Photo courtesy Scott Wayland
Dock Jumping events are a very exciting and fun experience, but it can also be a very exhausting weekend and a rough time if you’re not prepared. If you know what you’re getting yourself into and get you and your dog properly geared up for the event, you should have a blast and will have found yourself a new addiction.
First off, here’s an overview of how Dock Jumping events run. Normally, an event takes place over a weekend. There will be several rounds of competition called ‘splashes.’ During the course of a splash, each dog/handler team gets two jumps. The higher of these two jumps is the team’s score. Each team can have two handlers on the dock, if the dog has trouble staying. At the culmination of the event, the last day, all the scores from all the splashes are tabulated to each team’s highest score, into a bubble, and then ranked highest to lowest. The top five dogs in each division jump in the finals. Dogs are placed into divisions according to how far they jump.
Distance Jumping Divisions
Novice (NJ): 1” to 9’11”
Junior (JJ): 10’ to 14’11”
Senior (SJ): 15’ to 19’11”
Master (MJ): 20’ to 22’5”
Ultimate (UJ): 22’6” and up
In between splashes, there will usually be open dock practice time, venue and time permitting. On the posted schedule, there will be posted registration times. Pre-registration is through www.ultimateairdogs.net. Even if you are pre-registered, you still have to check in with the event secretary. Make sure you get to the event when registration opens, especially if this is your first time. Getting there early gives you plenty of time to park and get set up. It should also give you more time on the dock to practice and get your dog acclimated. Make sure you check in with the event secretary first—no one is permitted on the dock without first checking in.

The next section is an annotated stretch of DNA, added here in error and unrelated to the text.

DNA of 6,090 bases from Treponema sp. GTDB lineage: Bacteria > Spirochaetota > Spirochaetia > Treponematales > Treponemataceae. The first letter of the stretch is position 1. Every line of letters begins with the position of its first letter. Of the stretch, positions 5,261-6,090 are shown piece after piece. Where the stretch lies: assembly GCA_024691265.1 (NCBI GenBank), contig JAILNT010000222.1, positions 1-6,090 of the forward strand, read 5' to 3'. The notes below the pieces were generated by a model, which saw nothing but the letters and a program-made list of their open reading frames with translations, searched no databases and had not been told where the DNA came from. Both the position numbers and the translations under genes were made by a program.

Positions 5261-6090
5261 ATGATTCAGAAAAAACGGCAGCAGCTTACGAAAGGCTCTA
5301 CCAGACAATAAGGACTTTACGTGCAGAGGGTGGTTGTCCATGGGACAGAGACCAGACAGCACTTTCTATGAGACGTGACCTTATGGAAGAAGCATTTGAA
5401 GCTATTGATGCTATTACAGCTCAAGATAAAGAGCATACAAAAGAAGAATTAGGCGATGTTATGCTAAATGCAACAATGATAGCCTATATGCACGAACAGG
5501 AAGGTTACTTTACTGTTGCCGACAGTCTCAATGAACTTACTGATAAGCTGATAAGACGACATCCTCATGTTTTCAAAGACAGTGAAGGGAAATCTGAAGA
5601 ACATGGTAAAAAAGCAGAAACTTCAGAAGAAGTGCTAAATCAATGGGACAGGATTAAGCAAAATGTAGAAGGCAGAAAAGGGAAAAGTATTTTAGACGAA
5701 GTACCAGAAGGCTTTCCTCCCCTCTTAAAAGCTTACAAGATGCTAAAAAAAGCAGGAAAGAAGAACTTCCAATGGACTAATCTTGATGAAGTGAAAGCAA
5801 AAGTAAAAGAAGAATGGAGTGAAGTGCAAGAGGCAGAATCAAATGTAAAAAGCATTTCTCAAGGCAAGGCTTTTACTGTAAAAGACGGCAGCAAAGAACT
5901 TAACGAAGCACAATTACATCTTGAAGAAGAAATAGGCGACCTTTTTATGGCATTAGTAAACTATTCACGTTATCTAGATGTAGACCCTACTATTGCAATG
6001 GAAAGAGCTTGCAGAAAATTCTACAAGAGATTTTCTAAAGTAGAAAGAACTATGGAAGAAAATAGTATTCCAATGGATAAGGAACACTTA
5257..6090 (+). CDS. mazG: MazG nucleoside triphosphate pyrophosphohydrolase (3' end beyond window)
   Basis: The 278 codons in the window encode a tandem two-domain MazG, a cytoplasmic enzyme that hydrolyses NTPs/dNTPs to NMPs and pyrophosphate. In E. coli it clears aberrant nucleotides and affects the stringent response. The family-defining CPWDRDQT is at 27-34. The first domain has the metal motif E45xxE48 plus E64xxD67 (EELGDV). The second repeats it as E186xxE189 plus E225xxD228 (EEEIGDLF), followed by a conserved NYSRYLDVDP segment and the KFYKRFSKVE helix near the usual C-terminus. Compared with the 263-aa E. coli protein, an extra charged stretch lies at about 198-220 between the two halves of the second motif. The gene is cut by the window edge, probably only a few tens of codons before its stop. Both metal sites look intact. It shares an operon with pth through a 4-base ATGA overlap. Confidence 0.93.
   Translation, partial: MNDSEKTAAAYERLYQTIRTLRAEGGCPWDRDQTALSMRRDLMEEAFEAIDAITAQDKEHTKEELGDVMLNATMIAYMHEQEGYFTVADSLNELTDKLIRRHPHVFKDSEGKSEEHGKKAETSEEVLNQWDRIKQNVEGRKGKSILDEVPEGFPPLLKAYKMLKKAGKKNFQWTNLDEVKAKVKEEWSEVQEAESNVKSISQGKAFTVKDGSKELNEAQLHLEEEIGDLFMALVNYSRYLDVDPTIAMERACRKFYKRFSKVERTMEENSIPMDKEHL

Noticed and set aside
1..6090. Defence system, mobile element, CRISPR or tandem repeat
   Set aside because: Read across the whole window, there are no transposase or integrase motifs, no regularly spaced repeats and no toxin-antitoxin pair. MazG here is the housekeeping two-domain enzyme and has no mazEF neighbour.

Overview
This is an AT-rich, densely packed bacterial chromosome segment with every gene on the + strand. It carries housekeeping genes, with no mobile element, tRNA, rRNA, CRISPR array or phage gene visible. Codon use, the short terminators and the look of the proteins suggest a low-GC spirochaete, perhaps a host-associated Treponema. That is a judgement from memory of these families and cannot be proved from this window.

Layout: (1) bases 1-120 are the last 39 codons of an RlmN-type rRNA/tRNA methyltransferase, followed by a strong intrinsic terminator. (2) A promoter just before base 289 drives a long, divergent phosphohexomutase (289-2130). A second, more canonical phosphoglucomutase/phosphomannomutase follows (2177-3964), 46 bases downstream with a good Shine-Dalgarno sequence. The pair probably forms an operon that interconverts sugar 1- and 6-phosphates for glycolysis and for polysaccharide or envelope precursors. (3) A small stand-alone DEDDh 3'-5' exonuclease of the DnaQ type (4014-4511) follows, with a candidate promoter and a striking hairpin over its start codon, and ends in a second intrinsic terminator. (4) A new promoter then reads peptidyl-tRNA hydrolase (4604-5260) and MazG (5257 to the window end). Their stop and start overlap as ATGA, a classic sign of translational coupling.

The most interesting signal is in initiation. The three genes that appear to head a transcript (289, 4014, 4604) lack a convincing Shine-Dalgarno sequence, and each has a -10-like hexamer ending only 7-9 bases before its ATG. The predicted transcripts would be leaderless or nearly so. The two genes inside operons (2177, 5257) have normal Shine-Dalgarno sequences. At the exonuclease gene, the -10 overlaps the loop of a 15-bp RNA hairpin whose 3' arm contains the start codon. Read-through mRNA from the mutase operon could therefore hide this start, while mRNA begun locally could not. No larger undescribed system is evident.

(photo courtesy Leapin' Labs)
Also, evaluate what kind of condition your dog is in. If your dog is in great physical condition from doing other sports, such as agility or retriever trials, your dog should be able to handle the event pretty well. On the other hand, if your dog is a ‘weekend warrior,’ then you may want to only enter him in a couple of splashes and don’t push him too hard. These events can be very draining on a dog—lots of waiting in line for practice, excitement of being around so many other dogs and people, and the stress of being in a new, noisy environment---all of these factors can take their toll, not to mention the physical exertion of jumping and swimming themselves!
Following is a list of suggested items to bring:
- water dish
- dog’s favorite toy(s) that float
- treats for your dog
- dog coat
- change of clothes
- flat buckle collar
- tent for shade at outside events
The crate, water dish, towels, and dog toy(s) are all a must. The dog coat is suggested for shorter coated dogs during early spring, fall, and indoor winter events. This is particularly necessary at the indoor winter events, as it will be cold outside and the water inside will also be very cold; it’s important to keep the dog warm in between splashes. It’s a good idea to bring a change of clothes for yourself: you’re bound to get wet! Lastly, as the rules state you cannot use “pinch” or “prong” collars, choke collars, harnesses (head/or body), or any type of special training collars, you’ll want a flat buckle collar or slip lead for your dog.
If you read this article, prepare you and your dog beforehand, and bring all the appropriate items, you’ll be ready for a Dock Jumping event. Go and have a blast!
(photo courtesy Victoria Rak, www.tuffphoto.com)
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